Seaberg presents Methodist history to Dayton historians

Susan Seaberg was the guest speaker for the Sept. 30 gathering of the Dayton Historical Society. She discussed the history of First United Methodist Church of Dayton.

Susan Seaberg delivered a well-researched history of First United Methodist Church of Dayton to guests of the Sept. 30 monthly meeting of the Dayton Historical Society. Fifty-five members and guests came to hear her presentation. 

President Danny Bode welcomed everyone and Program Chairman Larry Wadzeck introduced Seaberg.

Seaberg, a 45-year member of FUMC, gleaned information from several long-time members of the church, from histories written years ago by three respected women of the church (Mrs. J.W. Baker, Mrs. M.W. Ford, and Mrs. Walter Norcross), church records, and museum records.  She is married to Dr. Robert Seaberg who is a third-generation family member of the church.

Seaberg began by relating the history of Methodism which had its beginning 300 years ago in England.  John Wesley, an Anglican priest sought to reform the Church of England.  He never separated from the church and never intended to start a new denomination, but that is exactly what happened.  After his death, the Methodist movement spread to America during the American Revolution.  Francis Asbury came in 1771 and is considered the leader of American Methodism.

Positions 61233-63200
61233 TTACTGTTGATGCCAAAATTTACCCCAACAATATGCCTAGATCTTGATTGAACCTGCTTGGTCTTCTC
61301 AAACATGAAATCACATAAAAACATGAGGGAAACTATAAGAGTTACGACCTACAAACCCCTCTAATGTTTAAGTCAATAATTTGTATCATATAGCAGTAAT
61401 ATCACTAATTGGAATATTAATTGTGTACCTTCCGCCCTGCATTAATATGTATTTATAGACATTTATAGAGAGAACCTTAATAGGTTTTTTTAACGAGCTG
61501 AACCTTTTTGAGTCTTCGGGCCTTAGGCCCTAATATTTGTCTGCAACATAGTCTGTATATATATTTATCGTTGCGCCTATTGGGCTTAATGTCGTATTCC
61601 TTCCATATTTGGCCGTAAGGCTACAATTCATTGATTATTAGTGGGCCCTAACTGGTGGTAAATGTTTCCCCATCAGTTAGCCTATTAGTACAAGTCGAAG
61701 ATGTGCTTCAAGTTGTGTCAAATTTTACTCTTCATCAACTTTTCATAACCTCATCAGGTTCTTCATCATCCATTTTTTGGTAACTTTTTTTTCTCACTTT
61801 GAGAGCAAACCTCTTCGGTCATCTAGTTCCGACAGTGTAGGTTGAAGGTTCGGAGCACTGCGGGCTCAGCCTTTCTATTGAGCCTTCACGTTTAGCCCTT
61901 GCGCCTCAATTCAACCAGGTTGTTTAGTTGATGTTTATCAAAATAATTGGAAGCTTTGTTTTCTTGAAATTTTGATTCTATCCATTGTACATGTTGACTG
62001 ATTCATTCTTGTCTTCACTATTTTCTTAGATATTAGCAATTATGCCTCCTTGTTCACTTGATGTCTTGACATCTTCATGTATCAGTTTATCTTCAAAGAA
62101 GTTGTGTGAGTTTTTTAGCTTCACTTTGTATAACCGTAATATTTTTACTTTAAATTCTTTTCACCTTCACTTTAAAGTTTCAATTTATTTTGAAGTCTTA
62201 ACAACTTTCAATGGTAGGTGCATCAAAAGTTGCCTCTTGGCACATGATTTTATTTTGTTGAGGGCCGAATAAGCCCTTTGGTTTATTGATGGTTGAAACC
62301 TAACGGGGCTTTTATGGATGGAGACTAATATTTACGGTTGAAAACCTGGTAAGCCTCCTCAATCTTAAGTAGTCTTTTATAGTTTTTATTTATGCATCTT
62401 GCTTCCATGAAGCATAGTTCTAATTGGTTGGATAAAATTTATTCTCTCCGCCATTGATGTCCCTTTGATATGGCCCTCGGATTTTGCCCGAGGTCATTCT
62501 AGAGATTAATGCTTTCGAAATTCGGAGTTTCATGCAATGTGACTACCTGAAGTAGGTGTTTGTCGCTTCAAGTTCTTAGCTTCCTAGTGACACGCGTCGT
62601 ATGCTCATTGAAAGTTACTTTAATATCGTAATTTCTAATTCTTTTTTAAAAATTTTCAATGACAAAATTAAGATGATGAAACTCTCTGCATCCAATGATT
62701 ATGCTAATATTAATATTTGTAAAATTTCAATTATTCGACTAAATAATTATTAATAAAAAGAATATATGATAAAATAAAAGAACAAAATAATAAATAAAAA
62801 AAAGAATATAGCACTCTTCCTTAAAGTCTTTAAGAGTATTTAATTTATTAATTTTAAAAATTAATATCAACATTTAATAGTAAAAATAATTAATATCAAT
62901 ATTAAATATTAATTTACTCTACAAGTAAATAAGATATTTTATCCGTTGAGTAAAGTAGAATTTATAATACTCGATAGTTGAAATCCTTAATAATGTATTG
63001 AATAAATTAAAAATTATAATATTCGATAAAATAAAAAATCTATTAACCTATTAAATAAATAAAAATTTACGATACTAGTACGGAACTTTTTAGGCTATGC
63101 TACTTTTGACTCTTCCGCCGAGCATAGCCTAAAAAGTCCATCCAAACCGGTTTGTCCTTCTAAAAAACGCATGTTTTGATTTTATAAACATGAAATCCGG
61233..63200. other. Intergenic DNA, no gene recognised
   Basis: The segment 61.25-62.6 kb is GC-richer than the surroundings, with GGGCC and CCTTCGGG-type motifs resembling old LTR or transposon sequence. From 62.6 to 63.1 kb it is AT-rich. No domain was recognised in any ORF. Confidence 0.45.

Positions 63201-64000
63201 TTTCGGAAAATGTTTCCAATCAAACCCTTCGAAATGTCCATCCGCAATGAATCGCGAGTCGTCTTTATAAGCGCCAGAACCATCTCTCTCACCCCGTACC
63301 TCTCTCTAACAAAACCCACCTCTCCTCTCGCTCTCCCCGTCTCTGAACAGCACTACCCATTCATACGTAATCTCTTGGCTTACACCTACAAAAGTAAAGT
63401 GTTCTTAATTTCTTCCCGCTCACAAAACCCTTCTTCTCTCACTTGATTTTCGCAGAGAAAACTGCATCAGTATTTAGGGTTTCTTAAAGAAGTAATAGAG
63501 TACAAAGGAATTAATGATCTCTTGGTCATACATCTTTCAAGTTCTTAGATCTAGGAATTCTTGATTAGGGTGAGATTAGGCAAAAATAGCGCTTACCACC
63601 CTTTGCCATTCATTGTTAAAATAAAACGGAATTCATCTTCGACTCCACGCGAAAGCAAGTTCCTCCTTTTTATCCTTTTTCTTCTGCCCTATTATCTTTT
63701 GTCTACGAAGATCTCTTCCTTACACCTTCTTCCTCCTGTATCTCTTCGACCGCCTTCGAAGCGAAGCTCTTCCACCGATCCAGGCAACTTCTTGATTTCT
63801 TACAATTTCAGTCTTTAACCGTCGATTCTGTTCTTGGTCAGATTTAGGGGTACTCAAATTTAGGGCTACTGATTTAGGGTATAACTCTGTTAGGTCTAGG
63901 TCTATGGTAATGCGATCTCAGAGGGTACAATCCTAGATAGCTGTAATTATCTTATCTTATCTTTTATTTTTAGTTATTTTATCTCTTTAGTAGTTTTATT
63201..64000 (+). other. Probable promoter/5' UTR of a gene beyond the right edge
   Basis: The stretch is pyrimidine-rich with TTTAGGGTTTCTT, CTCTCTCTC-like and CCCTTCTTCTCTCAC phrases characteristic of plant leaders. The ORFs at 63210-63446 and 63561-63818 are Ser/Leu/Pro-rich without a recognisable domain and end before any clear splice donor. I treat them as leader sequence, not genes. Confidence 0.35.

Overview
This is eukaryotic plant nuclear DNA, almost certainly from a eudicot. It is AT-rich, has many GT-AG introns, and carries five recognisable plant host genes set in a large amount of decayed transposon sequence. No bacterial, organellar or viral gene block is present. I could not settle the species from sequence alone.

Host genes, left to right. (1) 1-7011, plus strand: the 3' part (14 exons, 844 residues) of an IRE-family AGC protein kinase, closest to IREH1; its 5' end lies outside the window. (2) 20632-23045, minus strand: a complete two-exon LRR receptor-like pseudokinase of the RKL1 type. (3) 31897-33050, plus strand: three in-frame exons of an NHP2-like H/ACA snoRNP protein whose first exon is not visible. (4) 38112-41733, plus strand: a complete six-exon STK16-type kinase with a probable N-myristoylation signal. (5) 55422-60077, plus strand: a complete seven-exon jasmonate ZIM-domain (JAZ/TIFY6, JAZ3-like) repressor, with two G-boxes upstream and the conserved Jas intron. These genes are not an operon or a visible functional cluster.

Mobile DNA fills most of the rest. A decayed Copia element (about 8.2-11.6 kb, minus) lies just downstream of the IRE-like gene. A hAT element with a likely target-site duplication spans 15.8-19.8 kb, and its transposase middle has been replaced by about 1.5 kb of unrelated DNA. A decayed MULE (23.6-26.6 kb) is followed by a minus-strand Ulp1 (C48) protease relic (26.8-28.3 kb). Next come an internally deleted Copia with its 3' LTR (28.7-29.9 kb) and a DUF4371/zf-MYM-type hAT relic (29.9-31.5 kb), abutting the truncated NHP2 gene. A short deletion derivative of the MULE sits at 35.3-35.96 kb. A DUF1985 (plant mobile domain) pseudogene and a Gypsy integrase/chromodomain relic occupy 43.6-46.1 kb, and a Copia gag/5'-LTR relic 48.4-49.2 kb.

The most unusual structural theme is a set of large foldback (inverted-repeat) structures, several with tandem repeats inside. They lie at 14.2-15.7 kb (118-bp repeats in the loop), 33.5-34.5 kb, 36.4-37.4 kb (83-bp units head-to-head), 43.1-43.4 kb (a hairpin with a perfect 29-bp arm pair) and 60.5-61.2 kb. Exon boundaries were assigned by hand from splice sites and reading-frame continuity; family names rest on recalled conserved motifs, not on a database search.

Jump ahead to 1855, which is the date recorded as the first service held in West Liberty (Dayton).  In the year 1863, a mission was founded and Dayton’s Methodist heritage officially began.  The year 1865 brought the first appointed clergy – William Monk – who ministered to 112 white and 54 black members.  Today, about 500 are on the church roll.  In 1906, the group built a small frame building on the corner of Hwy 90 and Church Street.  Sunday School was organized in 1906 by Mr. Charles Wilson, and in 1908, the first women’s group was led by his wife.  The year 1928 brought a new church building – a three-story brick building that served congregation needs until, due to safety issues, a new church was constructed and consecrated in 1995.

Seaberg talked about community leadership exhibited by many Methodist church members and about several prominent multi-generational families of the church who included the Fords, Remkes, Jamisons, Tadlocks, Seabergs, Nelsons, and Sanders.  She went on to name many other long-time faithful church members. 

She emphasized that Methodists believe they are Christians first, Methodists second. 

The next meeting of the Dayton Historical Society will be Monday evening, 6 p.m., Oct. 28 at Parker Hall.  All are invited to attend. 

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